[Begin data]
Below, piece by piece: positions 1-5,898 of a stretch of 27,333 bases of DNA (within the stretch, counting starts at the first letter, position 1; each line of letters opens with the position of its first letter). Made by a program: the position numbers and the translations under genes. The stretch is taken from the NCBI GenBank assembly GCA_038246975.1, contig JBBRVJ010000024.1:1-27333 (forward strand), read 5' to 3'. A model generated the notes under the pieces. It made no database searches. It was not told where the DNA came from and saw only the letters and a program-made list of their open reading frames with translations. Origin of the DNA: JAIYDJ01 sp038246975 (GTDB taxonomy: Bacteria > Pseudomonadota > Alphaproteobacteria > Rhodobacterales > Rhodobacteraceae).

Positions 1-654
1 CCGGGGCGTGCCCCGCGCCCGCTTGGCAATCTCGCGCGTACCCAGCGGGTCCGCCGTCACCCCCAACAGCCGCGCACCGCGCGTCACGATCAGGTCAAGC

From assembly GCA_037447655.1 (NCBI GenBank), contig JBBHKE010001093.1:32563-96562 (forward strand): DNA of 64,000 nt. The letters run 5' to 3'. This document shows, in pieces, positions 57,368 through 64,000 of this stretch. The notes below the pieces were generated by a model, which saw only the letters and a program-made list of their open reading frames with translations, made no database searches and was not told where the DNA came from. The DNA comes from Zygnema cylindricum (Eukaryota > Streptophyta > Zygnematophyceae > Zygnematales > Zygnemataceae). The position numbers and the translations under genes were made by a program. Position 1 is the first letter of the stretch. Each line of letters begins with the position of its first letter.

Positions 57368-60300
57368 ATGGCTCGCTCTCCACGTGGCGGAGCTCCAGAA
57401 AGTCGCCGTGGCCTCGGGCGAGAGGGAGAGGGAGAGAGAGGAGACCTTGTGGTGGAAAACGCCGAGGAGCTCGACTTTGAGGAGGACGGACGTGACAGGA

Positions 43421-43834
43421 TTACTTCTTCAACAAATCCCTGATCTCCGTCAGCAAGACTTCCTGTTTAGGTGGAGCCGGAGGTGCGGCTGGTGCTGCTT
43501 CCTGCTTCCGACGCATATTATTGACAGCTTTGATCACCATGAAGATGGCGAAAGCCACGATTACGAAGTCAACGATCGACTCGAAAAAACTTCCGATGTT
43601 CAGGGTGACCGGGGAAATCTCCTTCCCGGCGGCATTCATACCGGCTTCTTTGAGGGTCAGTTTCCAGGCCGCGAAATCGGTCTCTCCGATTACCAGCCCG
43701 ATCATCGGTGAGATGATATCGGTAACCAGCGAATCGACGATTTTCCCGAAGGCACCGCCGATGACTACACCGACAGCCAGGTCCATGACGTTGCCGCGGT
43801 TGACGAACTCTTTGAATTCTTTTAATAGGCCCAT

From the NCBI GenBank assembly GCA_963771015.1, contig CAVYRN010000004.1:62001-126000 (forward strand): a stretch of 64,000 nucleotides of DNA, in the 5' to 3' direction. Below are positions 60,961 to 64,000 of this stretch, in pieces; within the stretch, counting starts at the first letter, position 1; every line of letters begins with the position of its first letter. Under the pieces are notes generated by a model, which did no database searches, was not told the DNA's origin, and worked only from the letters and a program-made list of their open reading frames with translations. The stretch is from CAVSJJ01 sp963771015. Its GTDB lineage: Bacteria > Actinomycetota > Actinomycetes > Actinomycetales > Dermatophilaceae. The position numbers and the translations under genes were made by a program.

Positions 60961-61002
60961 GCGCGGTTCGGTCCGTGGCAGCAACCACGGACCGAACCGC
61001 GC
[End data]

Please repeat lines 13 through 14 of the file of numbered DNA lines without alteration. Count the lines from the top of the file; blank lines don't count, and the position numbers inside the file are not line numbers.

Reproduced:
43801 TGACGAACTCTTTGAATTCTTTTAATAGGCCCAT

From the NCBI GenBank assembly GCA_963771015.1, contig CAVYRN010000004.1:62001-126000 (forward strand): a stretch of 64,000 nucleotides of DNA, in the 5' to 3' direction. Below are positions 60,961 to 64,000 of this stretch, in pieces; within the stretch, counting starts at the first letter, position 1; every line of letters begins with the position of its first letter. Under the pieces are notes generated by a model, which did no database searches, was not told the DNA's origin, and worked only from the letters and a program-made list of their open reading frames with translations. The stretch is from CAVSJJ01 sp963771015. Its GTDB lineage: Bacteria > Actinomycetota > Actinomycetes > Actinomycetales > Dermatophilaceae. The position numbers and the translations under genes were made by a program.